In addition, VivoPlay lets parents designate "safety zones." If the child leaves any of those areas, the device will send an alert to the parent's smart phone. While there's no retail price for the watch yet, the company said it expects to start accepting pre-orders in the spring.
As a kid, I had important phone numbers memorized, ready to dial them from a rotodial phone at a friend's house if needed. But the world is a different place now, and so is my hometown. A special watch your child wears can never be an all-encompassing protective bubble, but it seems far less risky than handing sophisticated communication devices to young children.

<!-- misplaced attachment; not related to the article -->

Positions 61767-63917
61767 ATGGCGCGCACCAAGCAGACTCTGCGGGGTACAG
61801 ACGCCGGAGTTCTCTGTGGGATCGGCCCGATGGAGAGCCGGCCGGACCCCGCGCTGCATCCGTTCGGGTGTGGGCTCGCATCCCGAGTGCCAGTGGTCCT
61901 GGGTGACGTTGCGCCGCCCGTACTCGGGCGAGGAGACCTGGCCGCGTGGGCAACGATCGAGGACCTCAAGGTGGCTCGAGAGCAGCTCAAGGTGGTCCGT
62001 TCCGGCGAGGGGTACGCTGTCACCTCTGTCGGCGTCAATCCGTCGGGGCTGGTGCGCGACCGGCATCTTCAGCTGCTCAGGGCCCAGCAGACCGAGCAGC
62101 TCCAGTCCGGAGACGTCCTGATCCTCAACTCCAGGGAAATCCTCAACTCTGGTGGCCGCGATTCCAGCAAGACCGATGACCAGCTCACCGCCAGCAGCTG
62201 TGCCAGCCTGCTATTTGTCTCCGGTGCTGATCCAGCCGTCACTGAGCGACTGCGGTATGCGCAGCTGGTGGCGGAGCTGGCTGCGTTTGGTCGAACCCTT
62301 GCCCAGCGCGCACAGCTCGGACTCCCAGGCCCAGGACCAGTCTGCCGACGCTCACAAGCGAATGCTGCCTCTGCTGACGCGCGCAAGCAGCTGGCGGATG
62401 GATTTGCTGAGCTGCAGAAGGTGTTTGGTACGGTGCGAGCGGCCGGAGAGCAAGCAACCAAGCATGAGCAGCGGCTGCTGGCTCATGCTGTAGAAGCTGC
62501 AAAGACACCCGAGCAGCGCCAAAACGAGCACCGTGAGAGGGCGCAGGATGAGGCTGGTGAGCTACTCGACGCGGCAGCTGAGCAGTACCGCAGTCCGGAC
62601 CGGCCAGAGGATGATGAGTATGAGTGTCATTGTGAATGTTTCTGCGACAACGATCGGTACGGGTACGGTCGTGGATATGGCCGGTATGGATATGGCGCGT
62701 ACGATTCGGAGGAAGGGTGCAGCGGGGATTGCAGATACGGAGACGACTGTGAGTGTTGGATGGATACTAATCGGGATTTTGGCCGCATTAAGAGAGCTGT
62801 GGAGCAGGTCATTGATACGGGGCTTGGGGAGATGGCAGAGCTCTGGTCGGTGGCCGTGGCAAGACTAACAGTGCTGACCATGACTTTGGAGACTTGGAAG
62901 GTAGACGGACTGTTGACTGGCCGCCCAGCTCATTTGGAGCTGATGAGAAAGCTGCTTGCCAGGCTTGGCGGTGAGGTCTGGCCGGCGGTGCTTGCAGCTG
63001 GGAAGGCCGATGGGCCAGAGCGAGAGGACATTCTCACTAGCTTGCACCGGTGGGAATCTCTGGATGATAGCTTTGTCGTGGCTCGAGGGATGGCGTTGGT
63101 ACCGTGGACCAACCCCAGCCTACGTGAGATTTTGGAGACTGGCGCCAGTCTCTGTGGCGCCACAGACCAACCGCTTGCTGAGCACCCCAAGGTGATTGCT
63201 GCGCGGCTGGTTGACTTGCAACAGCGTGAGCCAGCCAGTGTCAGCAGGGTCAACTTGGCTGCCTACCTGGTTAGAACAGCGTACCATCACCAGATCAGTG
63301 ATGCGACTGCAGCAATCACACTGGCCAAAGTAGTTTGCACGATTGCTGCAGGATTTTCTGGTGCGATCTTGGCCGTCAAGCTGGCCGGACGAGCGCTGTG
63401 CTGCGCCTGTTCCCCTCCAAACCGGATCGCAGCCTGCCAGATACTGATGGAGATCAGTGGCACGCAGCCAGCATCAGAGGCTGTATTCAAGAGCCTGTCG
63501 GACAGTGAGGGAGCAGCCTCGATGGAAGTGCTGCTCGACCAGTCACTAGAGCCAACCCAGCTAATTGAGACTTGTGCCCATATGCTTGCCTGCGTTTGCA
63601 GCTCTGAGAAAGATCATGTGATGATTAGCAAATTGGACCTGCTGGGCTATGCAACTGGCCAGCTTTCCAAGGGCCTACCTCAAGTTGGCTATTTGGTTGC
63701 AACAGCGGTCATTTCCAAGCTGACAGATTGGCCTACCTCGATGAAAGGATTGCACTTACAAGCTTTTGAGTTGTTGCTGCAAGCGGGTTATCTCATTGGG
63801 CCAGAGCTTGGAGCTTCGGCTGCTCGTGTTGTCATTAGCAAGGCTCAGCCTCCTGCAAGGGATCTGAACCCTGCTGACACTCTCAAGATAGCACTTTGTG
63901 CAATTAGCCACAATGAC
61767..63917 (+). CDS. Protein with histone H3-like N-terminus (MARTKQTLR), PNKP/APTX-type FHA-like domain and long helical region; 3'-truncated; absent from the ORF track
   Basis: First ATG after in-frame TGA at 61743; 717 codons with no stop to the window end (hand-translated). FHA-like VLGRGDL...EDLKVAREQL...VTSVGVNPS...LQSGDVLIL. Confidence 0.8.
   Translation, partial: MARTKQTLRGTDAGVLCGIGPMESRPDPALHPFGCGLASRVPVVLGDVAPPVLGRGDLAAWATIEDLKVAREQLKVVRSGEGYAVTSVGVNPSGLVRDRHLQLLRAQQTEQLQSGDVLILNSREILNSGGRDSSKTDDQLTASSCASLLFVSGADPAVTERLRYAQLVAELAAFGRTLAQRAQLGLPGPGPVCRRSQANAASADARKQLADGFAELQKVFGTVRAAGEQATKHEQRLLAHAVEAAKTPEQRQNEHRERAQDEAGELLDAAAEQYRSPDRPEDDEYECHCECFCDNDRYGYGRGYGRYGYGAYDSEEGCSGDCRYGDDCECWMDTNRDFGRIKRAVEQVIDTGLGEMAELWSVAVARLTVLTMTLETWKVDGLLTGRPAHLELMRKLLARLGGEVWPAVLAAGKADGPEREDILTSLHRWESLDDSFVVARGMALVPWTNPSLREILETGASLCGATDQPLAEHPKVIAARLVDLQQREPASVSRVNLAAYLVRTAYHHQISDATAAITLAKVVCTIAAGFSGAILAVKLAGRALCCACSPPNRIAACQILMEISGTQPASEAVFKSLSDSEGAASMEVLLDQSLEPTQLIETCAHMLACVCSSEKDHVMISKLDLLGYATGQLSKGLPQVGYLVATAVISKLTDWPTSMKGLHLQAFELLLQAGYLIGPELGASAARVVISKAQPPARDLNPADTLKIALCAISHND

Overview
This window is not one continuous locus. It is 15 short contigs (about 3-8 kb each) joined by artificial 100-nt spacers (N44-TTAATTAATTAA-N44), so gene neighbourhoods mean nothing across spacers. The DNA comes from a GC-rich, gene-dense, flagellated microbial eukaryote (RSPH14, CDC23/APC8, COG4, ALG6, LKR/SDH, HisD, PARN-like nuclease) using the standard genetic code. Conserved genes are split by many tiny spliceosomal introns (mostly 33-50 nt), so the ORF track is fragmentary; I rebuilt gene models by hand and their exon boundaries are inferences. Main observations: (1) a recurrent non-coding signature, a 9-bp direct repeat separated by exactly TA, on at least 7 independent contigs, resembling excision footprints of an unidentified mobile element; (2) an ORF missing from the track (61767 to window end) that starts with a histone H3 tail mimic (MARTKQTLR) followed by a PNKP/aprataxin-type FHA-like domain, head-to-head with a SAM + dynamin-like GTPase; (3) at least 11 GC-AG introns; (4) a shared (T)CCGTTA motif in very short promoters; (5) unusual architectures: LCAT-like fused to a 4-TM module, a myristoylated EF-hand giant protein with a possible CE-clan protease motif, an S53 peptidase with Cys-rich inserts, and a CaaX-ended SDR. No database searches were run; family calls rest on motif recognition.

The scary part is when kids turn into young teenagers. I feel for anyone grappling with attempting to set limits on their adolescents' access to social media. Too bad that watch can't prompt an automatic Facebook block.
Photo Credit: Evado Filip.